In lieu of an abstract, here is a brief excerpt of the content:

Reviewed by:
  • Wit als Sneeuw, Zwart als Inkt: De Sprookjes van Grimm in de Nederlandstalige Literatuur by Vanessa Joosen
  • Theo Meder (bio)
Wit als Sneeuw, Zwart als Inkt: De Sprookjes van Grimm in de Nederlandstalige Literatuur. By Vanessa Joosen. Leuven: LannooCampus, 2012. 277 pp.

In 2011 Vanessa Joosen published Critical and Creative Perspectives on Fairy Tales: An Intertextual Dialogue Between Fairy-Tale Scholarship and Postmodern Retellings, in which she focused on the period between 1970 and 2005. In 2012 Joosen published the Dutch-language book Wit als Sneeuw, Zwart als Inkt: De Sprookjes van Grimm in de Nederlandstalige Literatuur (White as Snow, Black as Ink: The Grimm Fairy Tales in Dutch-Language Literature). The starting point for this publication is significantly earlier, 1810, when the Grimms compiled their Ölenberg manuscript, and 1812, when they published the first volume of their Kinder- und Hausmärchen. The publication of this book was not a resounding success from the start in Germany, let alone in the Netherlands; in a review, the first Dutch translation was called a crazy little book with horrid pictures. The translation was not terrific, but it cannot be denied either that the enlightened Low Countries were in no way ready for a Romantic movement yet. In England the translation did meet with immediate approval, because it contained a selection of the more successful tales and because it had accompanying illustrations by the talented artist George Cruikshank. By the time the Kinder- und Hausmärchen was published in Germany and the Low Countries as a selection, with better illustrations and more oriented toward a juvenile audience, the book gained in popularity considerably.

Wit als Sneeuw further pays attention to the reception of the Grimm fairy tales in the Low Countries in the nineteenth and twentieth centuries and to the developments that the tales underwent in translations, images, and modern adaptations. As the title suggests, one fairy tale acts as a leitmotif in the entire study: “Snow White” (ATU 709), which is a typical Grimm fairy tale, absent in Perrault and Andersen. All important developments from translation to parody are illustrated based on “Snow White.”

Joosen demonstrates that the tales had already undergone a great many changes through Wilhelm Grimm’s intervention. For instance, in 1819 evil mothers changed into evil stepmothers. In the Low Countries the fairy tales were frequently translated by women, and the end of the nineteenth century saw the first criticism (by Nellie van Kol) of the materialistic, misogynistic, [End Page 189] and violent tendencies in fairy tales. The 1970s experienced a fairy-tale revival but also a return of criticism from a feminist and a Marxist angle. For example, Snow White was often accused of lacking initiative. In the twentieth century commercial companies created variants that were sometimes all too sugary and middle class. Examples would be Disney (with Snow White acting like a housewife and mother, forcing the dwarfs to wash their hands) and the Dutch fairy-tale theme park, Efteling. The supposedly delicate nature of children is considered to an increasing extent, and cruelties (such as Snow White’s stepmother dancing to her death in red-hot iron shoes) are removed. Conversely, in postwar modern adaptations and parodies, horrifying and erotic elements are sometimes consciously emphasized, intending to reach a more adult audience. The romantic elements are shattered, stories are retold from the perspective of different characters, fairy-tale and modern elements are combined in a funny way, and so on, leading to an intricate play of intertextuality.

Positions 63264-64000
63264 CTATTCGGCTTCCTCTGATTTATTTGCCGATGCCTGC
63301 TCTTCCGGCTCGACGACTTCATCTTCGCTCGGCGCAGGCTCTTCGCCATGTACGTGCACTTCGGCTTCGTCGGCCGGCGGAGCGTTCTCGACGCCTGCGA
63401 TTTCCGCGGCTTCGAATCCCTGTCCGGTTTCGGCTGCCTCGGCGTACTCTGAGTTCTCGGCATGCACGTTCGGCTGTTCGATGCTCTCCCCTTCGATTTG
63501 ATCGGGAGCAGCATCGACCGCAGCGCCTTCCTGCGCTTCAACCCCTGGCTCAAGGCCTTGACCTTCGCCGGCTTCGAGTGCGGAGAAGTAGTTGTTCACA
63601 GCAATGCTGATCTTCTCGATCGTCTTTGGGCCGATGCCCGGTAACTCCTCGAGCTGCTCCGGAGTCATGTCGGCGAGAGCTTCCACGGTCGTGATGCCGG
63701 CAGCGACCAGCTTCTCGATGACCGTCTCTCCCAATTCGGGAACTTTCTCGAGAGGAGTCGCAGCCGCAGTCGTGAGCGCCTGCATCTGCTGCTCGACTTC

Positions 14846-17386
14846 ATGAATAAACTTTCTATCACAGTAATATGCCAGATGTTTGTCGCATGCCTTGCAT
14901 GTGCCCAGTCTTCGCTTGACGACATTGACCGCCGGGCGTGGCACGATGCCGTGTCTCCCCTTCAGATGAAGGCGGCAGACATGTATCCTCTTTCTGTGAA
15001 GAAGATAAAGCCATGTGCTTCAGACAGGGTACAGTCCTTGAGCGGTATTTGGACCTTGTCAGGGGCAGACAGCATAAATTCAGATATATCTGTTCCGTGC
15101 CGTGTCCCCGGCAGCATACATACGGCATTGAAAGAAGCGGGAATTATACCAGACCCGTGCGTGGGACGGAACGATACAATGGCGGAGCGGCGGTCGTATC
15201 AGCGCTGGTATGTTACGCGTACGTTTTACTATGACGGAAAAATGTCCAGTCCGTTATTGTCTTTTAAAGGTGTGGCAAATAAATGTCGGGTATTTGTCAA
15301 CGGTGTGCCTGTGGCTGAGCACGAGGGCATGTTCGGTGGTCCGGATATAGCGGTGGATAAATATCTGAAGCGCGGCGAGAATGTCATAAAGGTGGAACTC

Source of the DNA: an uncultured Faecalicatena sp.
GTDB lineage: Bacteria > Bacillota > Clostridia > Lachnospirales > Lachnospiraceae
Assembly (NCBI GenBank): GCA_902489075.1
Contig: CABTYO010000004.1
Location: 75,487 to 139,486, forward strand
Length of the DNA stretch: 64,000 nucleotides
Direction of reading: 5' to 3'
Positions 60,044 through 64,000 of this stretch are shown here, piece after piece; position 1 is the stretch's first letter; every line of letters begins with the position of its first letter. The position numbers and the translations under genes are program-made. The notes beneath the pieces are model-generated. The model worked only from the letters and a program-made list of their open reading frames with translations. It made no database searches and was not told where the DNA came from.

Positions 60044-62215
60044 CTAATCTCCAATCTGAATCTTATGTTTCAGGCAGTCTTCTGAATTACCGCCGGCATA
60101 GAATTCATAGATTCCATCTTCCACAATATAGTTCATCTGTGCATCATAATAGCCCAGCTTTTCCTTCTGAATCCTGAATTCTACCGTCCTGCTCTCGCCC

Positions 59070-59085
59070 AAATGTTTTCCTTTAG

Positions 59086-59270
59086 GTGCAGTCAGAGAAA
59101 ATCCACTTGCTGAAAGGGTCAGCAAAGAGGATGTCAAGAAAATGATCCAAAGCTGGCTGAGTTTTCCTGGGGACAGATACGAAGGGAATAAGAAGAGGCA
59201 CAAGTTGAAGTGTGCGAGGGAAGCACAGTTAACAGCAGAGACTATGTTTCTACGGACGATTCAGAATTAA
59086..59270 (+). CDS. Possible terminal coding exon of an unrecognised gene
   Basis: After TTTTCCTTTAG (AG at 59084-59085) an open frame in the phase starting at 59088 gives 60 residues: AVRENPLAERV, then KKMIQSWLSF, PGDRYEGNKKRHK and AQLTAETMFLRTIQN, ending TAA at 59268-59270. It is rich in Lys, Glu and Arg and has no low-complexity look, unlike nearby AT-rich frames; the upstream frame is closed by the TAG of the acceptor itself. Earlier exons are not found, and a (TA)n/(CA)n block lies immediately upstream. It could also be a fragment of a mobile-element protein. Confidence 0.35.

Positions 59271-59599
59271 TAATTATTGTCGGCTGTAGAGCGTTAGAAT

Wit als Sneeuw surely builds up to a climax, for the last item Joosen discusses is the award-winning psychological youth novel by Wim Hofman from 1997, Zwart als Inkt is het Verhaal van Sneeuwwitje en de Zeven Dwergen (Black as Ink Is the Story of Snow White and the Seven Dwarfs). In this version the flat characters become round, the stepmother changes back into a depressed mother, and Snow White is portrayed as a sensitive, intelligent girl who writes a lot of letters that are never sent. Snow White repeatedly considers committing suicide.

Wit als Sneeuw is a useful book about the translation, adaptation, reworking, and parodying of fairy tales in the Low Countries; it...


Additional Information

Print ISSN
pp. 189-191
Launched on MUSE
Open Access
Back To Top

This website uses cookies to ensure you get the best experience on our website. Without cookies your experience may not be seamless.